New simulation area lets patients, parents practice their new device

HERSHEY, Pa. -- Patients and parents of Penn State Hershey Children’s Hospital patients can now practice PICC home care in a new patient education simulation area in the Children’s Hospital Resource Center.

A PICC - peripherally inserted central catheter – is a tube usually inserted in the upper arm into a vein to allow extended intravenous access for medicine delivery, blood draws, and other procedures.  Home care is important to avoid complications like infection.

The area was created jointly by Penn State Hershey Clinical Simulation Center and the Children’s Hospital Family Advisory Council.

The idea came from a research study by the Simulation Center’s Chris Mulvey, research coordinator, Dr. Elizabeth Sinz, director, and Sally Rudy, nurse educator.

“We know that simulation works well for doctors and nurses, so we wondered if it could also help patients,” Mulvey said.  A study was developed which split patients with a PICC into three groups: receiving standard directions, receiving standard directions plus video instruction, and receiving standard directions, video instruction, and the opportunity to practice on a simulator called Chester Chest.

“The results showed that people felt more comfortable after using the simulator,” Mulvey said. “We thought that making Chester readily available in the Children’s Hospital would give patients and parents a place to practice before they have to care for their PICC line after discharge - a place to become comfortable with the devices.”

The initial research and the simulation area were funded by a grant from the Franklin H. and Ruth L. Wells Foundation.

At the simulation area, parents and patients can view a specially-created educational DVD featuring the Penn State Nittany Lion and showing proper PICC home care and cleaning procedures. It also explains what complications to look for and when to call a physician.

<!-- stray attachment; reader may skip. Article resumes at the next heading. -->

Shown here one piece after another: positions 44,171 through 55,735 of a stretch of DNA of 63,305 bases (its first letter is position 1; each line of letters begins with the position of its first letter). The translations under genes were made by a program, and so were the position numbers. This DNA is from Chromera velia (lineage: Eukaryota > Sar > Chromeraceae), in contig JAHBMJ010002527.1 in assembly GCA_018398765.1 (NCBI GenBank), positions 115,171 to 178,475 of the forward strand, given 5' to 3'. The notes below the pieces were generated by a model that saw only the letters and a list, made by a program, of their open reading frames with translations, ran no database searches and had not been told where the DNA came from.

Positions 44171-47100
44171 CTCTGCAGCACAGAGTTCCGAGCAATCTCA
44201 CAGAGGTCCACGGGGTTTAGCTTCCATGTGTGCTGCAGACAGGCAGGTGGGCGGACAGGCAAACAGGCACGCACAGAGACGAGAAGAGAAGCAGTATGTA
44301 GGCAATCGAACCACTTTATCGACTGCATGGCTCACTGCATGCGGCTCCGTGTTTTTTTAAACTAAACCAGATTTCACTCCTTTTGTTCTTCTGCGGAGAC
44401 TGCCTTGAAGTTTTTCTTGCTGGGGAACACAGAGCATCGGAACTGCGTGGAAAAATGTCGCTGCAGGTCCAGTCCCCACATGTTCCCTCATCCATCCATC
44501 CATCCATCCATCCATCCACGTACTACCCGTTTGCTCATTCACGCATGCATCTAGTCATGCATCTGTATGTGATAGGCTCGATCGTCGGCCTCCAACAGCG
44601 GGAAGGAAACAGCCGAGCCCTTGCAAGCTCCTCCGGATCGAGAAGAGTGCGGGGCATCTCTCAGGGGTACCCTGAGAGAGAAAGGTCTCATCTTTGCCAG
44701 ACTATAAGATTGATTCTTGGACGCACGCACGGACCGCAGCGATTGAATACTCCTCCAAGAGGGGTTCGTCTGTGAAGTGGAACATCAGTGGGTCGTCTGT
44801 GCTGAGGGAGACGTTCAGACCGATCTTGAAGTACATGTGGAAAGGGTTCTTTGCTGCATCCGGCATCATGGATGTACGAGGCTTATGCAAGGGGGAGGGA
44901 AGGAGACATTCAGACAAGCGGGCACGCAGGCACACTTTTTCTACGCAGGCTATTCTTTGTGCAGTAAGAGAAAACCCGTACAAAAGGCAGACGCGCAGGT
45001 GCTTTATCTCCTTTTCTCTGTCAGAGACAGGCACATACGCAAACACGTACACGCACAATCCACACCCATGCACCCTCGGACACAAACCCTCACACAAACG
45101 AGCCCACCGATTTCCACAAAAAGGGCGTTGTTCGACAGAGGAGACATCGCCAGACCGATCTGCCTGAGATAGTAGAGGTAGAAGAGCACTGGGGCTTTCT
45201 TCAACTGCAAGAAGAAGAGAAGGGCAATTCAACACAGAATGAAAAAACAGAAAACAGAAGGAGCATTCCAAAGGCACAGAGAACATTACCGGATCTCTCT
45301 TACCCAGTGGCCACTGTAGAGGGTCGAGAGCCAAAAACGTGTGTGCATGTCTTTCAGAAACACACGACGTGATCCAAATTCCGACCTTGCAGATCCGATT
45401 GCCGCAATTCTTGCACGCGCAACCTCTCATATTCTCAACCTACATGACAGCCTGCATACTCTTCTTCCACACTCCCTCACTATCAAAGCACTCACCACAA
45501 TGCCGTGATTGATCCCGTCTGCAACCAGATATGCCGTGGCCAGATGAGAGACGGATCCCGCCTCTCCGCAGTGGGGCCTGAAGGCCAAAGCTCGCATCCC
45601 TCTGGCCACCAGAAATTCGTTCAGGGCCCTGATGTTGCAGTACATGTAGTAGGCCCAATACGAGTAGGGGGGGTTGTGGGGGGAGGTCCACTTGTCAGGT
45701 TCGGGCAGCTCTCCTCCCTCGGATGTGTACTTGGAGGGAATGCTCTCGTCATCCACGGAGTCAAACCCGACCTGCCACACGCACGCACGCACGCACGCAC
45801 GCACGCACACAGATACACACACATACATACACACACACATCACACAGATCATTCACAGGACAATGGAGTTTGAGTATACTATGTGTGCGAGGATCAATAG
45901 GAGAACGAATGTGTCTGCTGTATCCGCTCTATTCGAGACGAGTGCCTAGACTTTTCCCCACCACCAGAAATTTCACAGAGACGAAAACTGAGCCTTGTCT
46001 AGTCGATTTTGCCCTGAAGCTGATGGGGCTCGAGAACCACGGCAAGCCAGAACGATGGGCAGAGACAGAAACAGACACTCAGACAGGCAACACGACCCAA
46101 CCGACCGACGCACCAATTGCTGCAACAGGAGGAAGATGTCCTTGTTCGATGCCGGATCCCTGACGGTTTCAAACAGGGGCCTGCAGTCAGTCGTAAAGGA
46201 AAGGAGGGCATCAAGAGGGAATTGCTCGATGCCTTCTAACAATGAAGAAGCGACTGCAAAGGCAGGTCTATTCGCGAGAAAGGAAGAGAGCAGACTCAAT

The DVD was created through the help of the Children’s Hospital Family Advisory Council, whose members advised on the script. Family advisors shared their own experiences of learning care for a PICC line and provided suggestions of how to make the step-by-step instructions clearer and helpful to other patients and families.

“This PICC line video is a great example of how we embrace family-centered care at our Children’s Hospital,” said Debbi Fuhrer of the council and the hospital’s family-centered care coordinator. “We took the opportunity to partner with patients and families to create a quality resource. The Family Advisory Council provided input to ensure that the content and wording was clear and understandable and a real patient and family member even helped with the filming of the video.”

The video will also be available soon on the GetWellNetwork System, the interactive patient care system, so that patients and families can access it at any time during their stay in the hospital.

After watching the DVD, which will be given to the families to take home for additional viewing, patients and parents can practice flushing the line on the Chester Chest simulator.

“We hope this will be a bridge to other areas of patient education for home care,” said Sally Rudy, MSN RN-BC CHSE, simulation educator.

It is already being used for research in other procedures. Janet Shields, CRNP, surgical clinical nurse specialist, has been using the simulation center for research on central line care in children with short bowel syndrome. The study is a result of Shields’ doctoral education.

“My initial results decreased the incidence of central line infection in children at home on parenteral nutrition in the Pediatric Intestinal Rehabilitation Program by 85 percent,” Shields said.

According to Rudy, the simulation area might be used as an example of new knowledge and technology for Penn State Hershey’s upcoming Magnet re-designation.

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Last Updated August 28, 2014